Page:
2. I think the point is that the brown cubes represent a game design mentality that is without imagination. It’s almost like there is a checklist with cubes at the top, and theme sits at the bottom of the list with optional sitting in parentheses. That mentality seems to sit with a fair amount of gamers. Patch some old mechanics together, throw some cubes in the box, past on a theme right before you send it to the printers. The last step is to put Knizia, or some other established designer’s name on the box. It isn’t an imaginative process. It almost seems like big name publishers and/or designers have a tried and true formula for pushing units. It’s like Michael Bay with board games. It sells tickets, but you’re still watching the same old crap.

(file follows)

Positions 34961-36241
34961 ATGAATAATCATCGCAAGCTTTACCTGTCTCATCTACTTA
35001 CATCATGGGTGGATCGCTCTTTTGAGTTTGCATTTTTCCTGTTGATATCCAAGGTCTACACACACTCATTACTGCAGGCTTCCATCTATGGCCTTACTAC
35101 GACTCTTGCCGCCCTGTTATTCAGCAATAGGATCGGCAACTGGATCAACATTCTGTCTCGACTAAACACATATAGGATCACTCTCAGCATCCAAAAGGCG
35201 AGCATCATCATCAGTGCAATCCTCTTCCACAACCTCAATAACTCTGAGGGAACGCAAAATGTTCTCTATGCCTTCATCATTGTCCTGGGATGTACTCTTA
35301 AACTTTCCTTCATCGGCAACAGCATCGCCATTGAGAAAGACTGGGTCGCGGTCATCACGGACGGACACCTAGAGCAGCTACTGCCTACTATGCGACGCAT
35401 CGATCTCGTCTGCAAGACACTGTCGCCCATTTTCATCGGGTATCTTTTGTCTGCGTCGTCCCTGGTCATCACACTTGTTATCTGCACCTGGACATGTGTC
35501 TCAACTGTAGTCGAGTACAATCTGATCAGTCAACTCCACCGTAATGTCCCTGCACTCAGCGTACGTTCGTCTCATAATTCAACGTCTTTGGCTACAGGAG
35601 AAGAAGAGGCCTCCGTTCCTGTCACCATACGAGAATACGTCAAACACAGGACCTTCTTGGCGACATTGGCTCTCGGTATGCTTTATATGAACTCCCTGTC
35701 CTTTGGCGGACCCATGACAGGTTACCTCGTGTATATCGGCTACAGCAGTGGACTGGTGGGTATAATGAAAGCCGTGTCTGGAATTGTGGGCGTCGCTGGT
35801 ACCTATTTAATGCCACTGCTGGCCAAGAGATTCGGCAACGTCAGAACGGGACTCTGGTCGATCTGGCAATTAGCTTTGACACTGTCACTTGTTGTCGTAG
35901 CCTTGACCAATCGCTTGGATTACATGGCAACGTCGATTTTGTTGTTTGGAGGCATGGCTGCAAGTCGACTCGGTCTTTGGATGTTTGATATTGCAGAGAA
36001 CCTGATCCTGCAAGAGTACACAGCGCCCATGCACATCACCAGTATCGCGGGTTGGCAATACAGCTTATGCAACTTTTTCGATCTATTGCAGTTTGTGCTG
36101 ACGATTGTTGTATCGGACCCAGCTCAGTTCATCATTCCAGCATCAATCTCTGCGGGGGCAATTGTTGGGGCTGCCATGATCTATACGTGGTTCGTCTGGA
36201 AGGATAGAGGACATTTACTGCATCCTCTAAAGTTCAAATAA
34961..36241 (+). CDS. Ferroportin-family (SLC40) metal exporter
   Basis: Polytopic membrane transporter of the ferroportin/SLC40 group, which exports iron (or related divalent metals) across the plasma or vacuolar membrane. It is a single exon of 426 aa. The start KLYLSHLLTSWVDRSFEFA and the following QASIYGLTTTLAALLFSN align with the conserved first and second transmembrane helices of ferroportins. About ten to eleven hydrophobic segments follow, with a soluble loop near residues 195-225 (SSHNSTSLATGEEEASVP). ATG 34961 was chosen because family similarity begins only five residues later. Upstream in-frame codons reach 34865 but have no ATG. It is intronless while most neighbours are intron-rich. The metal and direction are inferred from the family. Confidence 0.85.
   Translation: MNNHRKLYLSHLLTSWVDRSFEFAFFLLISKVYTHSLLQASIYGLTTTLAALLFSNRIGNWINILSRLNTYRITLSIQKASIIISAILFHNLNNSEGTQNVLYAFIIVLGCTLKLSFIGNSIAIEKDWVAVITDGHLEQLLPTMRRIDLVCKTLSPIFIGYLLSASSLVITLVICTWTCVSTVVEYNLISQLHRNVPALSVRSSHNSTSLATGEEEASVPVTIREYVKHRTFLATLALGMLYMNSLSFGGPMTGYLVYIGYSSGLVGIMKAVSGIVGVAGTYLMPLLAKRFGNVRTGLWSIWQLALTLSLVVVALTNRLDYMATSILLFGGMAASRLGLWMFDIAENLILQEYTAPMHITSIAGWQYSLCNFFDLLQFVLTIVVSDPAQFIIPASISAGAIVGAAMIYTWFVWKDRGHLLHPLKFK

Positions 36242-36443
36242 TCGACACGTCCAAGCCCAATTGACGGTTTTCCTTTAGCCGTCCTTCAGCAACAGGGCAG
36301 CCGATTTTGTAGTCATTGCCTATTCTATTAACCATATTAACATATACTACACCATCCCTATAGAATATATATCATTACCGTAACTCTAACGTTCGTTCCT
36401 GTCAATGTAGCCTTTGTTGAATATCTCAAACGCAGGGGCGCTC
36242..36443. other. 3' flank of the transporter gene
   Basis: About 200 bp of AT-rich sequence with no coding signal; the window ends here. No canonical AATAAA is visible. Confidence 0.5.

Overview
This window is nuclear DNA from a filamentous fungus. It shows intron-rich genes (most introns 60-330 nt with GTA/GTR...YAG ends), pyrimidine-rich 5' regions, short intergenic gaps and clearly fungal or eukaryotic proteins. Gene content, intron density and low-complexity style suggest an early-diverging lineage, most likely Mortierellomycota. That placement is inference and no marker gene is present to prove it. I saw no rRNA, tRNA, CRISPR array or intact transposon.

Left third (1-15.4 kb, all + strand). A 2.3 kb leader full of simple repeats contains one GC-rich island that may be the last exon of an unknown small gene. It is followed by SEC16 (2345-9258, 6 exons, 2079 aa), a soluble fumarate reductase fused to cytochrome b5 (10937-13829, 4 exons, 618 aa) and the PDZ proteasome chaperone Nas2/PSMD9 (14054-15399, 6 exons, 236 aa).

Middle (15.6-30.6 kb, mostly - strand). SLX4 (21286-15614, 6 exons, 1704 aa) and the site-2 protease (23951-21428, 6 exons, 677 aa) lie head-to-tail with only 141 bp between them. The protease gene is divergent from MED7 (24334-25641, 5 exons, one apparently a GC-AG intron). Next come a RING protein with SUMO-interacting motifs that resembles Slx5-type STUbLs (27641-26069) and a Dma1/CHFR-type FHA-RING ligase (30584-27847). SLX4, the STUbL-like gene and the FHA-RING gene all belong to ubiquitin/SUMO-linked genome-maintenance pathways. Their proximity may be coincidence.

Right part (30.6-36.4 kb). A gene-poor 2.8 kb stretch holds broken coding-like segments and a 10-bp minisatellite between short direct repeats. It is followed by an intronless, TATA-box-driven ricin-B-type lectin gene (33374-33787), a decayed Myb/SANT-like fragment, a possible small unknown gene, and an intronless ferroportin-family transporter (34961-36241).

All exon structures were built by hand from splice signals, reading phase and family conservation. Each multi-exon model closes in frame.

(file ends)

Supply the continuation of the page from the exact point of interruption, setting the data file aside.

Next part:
3. Thank you for saying what I have been thinking for the past several years. This is the main reason why I own several “great” games like P.Rico but would rather play Colosseum or Heroscape. Similar strategic choices, but a heck of a lot more theme.